Govt bans plastic sachets for gutka, tobacco
With the Supreme Court taking an active position on use of plastics for packaging, the environment ministry banned the use of plastic in packaging of tobacco goods on Monday 7 February 2011. The ministry’s order, which also bans the free distribution of plastic bags by shopkeepers to their customers, is likely to most deeply affect the gutka, pan masala and other tobacco products industries that are sold in small sachets. The environment ministry’s decision came as part of new rules under the Environment Protection Act, 1986 to regulate use of plastic waste.
As usual in our country things are mixed up. In this case the tremendous occurrence and increase in mouth cancer caused by chewing gutka and pan masala and other tobacco products is being mixed up with the need to have legislation and enforcement on the use and recycling of packaging and all other forms of waste. Both the health and environment problems are huge.
The so-called solutions are also most likely band-aids for a deeper systemic problem with our polity and society. Why does it take a Supreme Court order to implement rules which were proposed by the Environment ministry in September 2009? On 2nd February 2011 the Supreme Court ordered the government to notify the rules by the deadline it had set in December 2010. The bench headed by Justice GS Singhvi warned, “You [the government] would violate the court’s order at your peril.”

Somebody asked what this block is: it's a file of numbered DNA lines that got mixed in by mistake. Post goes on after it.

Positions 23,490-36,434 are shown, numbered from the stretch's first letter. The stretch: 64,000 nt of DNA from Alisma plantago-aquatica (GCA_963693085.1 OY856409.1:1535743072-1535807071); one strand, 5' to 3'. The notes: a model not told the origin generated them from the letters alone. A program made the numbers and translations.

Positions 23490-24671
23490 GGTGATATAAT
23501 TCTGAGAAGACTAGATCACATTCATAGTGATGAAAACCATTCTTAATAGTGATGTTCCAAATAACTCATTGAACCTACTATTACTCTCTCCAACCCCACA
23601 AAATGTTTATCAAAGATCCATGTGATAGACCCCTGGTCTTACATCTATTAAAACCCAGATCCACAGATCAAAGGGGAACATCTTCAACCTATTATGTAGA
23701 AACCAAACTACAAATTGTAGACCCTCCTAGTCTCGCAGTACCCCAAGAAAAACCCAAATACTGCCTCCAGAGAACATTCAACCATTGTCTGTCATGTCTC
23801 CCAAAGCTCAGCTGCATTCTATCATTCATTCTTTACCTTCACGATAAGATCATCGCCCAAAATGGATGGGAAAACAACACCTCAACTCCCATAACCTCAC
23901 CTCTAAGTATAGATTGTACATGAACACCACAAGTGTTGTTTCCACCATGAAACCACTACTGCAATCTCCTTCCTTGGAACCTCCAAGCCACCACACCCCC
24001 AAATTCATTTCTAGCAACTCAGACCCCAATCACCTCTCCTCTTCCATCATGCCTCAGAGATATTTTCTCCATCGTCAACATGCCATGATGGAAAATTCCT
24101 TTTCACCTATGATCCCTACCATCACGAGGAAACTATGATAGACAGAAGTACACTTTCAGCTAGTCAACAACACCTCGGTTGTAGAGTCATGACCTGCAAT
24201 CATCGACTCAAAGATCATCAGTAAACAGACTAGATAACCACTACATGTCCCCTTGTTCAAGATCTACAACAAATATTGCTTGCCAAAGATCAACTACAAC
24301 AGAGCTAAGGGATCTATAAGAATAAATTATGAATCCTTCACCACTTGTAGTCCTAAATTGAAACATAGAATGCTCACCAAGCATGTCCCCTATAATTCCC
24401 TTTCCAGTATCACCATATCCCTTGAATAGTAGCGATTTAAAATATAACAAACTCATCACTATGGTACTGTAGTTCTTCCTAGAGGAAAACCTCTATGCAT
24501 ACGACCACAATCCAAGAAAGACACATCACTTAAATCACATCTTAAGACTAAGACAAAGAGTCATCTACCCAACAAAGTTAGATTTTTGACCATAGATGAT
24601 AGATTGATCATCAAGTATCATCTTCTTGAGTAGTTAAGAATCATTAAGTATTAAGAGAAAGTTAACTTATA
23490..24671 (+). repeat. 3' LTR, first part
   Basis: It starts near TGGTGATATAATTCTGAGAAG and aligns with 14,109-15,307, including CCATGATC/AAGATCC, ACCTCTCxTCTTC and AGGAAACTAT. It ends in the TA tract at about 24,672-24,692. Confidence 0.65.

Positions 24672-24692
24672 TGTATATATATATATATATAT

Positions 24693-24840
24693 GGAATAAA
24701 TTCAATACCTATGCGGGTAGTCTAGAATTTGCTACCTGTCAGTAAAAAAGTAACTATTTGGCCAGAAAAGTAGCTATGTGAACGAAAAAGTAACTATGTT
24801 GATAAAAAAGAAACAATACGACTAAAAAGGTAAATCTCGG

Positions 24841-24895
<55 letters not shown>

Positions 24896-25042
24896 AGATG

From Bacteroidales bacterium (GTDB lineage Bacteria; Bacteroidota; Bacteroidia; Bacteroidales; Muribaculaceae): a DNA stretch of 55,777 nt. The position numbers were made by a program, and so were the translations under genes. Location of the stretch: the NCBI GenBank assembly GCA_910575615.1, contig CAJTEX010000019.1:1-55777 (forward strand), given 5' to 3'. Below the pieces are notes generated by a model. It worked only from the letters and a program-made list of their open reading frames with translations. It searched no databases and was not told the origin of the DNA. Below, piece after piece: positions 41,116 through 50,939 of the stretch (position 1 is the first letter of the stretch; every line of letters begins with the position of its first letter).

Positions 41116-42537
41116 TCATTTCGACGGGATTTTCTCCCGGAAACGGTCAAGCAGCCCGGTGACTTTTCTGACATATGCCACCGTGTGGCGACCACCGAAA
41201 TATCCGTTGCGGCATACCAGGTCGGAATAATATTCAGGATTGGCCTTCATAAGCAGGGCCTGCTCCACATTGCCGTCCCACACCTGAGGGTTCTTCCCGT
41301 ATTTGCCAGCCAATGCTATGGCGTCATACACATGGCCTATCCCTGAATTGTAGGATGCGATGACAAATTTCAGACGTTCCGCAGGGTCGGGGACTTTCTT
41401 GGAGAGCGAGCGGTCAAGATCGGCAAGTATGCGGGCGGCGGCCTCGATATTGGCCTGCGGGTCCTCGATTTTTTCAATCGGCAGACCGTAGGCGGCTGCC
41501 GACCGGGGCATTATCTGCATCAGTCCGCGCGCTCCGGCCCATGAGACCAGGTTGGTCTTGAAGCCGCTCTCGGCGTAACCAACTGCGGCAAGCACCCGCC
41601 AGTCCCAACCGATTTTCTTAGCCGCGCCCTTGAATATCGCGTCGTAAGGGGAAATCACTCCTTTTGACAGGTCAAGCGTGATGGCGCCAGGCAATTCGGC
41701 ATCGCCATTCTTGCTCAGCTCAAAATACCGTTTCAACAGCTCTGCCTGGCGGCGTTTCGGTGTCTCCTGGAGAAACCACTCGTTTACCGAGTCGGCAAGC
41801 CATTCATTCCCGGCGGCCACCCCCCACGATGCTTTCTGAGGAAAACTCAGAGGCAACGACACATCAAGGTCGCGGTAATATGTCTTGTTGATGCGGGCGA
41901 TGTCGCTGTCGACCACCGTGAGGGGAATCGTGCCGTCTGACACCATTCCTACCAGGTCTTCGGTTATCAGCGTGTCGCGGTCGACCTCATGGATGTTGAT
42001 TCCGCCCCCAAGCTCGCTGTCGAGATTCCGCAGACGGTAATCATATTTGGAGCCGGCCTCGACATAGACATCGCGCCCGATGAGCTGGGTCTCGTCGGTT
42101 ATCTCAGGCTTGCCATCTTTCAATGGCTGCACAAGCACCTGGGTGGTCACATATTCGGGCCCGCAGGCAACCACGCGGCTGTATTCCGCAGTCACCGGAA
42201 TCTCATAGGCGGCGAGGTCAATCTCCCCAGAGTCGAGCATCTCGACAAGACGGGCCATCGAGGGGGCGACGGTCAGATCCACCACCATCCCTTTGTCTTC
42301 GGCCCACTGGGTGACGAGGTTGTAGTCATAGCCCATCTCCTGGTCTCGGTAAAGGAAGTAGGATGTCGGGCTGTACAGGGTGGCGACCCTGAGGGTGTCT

The ban does not completely ban plastic bags as some of the northern hill states have already done on their own. The new order only tries to regulate and limit their use. According to Minister of Environment and Forests Jairam Ramesh, “It is impractical and undesirable to impose a blanket ban on the use of plastic all over the country. The real challenge is to improve municipal solid waste management systems.”
Of course, this makes the much in the news minister sound very modern and sensible. The question is whether we are really going to become more sensible and modern? How are industry and particularly the plastics and packaging industry going to respond? In my view, all of us need to take concerted action, citizens, consumers and industry. We cannot leave plastic recycling or any other type of waste handling to the government alone. We should be ahead of the government. And not continuously be in a position where our lack of consensus and action requires the Supreme Court to tell our government or us, what to do.
— Naresh Khanna (February 2011)